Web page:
HiddleHamlet: A firsthand account (Part II)
It’s 5 days later and I’m still suffering from what @hiddleston81 calls the Hiddleston Hangover.
This second half is now days late, oops, so a lot of this has already been said by now, but I still want to record it for posterity. Fair warning, this post is going to be a disorganised mess of my thoughts - swinging between genuine observations about play/performance and completely shameless fangirling - so, the usual. That’s what you’re here for, right?!
Here are some more things I want to remember about Tom’s Hamlet:
Tom’s already much-discussed perfect hair was just like in the programme photo above, but at a few key points, one lock of hair would escape from the slicked back gorgeousness and fall over his forehead. Yes, that’s right - an errant curl. And somehow I’m still here to tell this tale.
Dancing. IT HAPPENS. Only for a minute, but it is glorious. The first entry of Rosencrantz and Guildenstern comes with a beats pill playing danceable music (Kendrick Lamar, I think?) and they all bust out a few moves. I gasped. Snake-hipping, y’all! In the middle of Hamlet! Bless you, Sir Kenneth Branagh.
There’s one bit where Hamlet dives underneath the carpet and tunnels along and then comically pops out the other side. Another where he gets excited and leaps on and then over the back of the couch. He wears facepaint and wraps himself in a Danish flag. He does silly voices on behalf of the skull in the “Alas, poor Yorick” scene (a Scottish accented one, even - swoon). Tom was such a playful Hamlet in these moments, delighting in being unhinged. I loved that he was let loose like this - he had these offhand chances to laugh and play, while still being clearly and primarily defined by his grief and fury. Those contradictions seemed so human. I think, more than anything, Tom’s Hamlet is the most relatable one I’ve seen (I mean, apart from those times when he gets all murdery. But you know.)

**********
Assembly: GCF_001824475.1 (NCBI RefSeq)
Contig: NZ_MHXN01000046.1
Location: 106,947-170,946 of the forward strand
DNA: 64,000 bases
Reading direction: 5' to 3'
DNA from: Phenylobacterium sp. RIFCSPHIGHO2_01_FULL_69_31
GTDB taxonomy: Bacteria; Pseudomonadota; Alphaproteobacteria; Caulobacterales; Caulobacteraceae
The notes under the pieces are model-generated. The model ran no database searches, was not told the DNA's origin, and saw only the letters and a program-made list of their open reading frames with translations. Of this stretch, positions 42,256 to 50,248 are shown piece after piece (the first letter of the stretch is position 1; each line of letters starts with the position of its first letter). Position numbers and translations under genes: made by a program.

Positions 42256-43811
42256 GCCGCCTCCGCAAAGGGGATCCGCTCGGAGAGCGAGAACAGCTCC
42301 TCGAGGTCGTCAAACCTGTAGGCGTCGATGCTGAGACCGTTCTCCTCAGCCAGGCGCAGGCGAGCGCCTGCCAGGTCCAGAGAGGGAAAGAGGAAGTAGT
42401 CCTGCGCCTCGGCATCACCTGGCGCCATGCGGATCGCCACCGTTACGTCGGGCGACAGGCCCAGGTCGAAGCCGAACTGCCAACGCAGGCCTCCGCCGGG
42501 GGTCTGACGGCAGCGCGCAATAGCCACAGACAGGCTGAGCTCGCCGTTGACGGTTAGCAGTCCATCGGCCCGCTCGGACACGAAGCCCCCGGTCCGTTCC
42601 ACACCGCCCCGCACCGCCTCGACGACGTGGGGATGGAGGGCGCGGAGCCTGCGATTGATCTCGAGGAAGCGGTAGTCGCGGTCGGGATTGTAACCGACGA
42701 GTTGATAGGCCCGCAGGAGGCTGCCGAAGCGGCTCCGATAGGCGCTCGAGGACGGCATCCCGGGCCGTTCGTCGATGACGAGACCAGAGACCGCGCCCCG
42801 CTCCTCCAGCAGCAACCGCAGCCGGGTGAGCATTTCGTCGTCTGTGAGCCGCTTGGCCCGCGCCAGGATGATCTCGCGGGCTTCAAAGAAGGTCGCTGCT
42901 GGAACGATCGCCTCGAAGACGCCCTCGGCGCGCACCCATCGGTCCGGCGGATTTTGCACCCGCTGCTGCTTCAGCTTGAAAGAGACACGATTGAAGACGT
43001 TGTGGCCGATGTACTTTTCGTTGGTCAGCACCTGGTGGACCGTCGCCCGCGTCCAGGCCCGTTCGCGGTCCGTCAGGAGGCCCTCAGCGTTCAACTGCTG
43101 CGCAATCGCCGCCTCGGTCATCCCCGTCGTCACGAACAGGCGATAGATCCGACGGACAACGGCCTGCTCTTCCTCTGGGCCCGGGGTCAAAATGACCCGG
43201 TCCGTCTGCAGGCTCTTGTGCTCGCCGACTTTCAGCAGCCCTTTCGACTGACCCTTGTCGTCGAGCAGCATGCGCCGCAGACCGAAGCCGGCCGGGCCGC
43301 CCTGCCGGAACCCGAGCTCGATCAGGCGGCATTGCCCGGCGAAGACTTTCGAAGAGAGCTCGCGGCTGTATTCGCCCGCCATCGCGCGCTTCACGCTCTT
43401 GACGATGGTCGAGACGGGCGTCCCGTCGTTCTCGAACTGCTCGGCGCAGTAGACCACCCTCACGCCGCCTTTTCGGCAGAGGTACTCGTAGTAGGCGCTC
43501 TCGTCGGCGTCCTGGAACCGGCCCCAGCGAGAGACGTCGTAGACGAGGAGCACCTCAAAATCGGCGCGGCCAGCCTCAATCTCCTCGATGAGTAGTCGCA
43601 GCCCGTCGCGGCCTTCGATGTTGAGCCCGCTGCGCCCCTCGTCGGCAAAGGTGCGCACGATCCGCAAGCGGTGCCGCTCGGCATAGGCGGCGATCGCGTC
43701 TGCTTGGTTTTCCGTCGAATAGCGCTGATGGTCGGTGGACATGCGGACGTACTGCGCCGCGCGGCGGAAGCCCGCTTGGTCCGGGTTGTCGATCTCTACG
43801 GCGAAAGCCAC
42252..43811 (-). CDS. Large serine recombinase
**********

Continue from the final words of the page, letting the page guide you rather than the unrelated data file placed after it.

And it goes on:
His anger and sadness, though, were harrowing to behold. The scene in the very beginning where Hamlet comes out onto a nearly dark stage to play piano and sing is haunting - his pain is palpable, and the entire audience was hanging on his every word and motion. It was like a shot straight to the heart to begin the production. I recall reading some review that slightly criticised him as “obviously not a singer” in this scene, and I agree that it wasn’t his usual standard of vocal performance, but I would venture that this was intentional. I thought he still sounded rather lovely, but his voice was imperfect, thin and cracking with grief. This is supposed to be Hamlet alone in his sorrow, not performing for anyone as he does in other scenes throughout the play. The moment feels incredibly authentic, illustrating perfectly Hamlet’s current frame of mind, and it sets the tone for Tom’s entire performance.
I kept becoming mesmerized by the little details of him - a consequence of him being so close, in the flesh. It was impossible not to focus in on his overwhelming physical presence. He was so lean, lithe and yet all muscles, with this energy radiating off of him every time he moved. I couldn’t stop noticing and trying to memorize every tiny thing about him. I could see the veins in his hands, the freckles on his forearms, the sheen of sweat under the curls at the back of his neck. The pattern of his stubble and the little muscle clench in his jaw (urrghhh) and the way his eyes shone with tears in the stage lights. JFC, is he a beautiful human.
In his first scene (after the piano one) when he turned to our side of the stage, he did lock eyes with me and held it for a second, so I think that might’ve been him registering recognition. There will never be any way to know for sure…which means I am of course just gonna go ahead and believe my version, because why the hell wouldn’t I. Tom totally recognised me - IT IS CANON - at least in my head, forever, the end.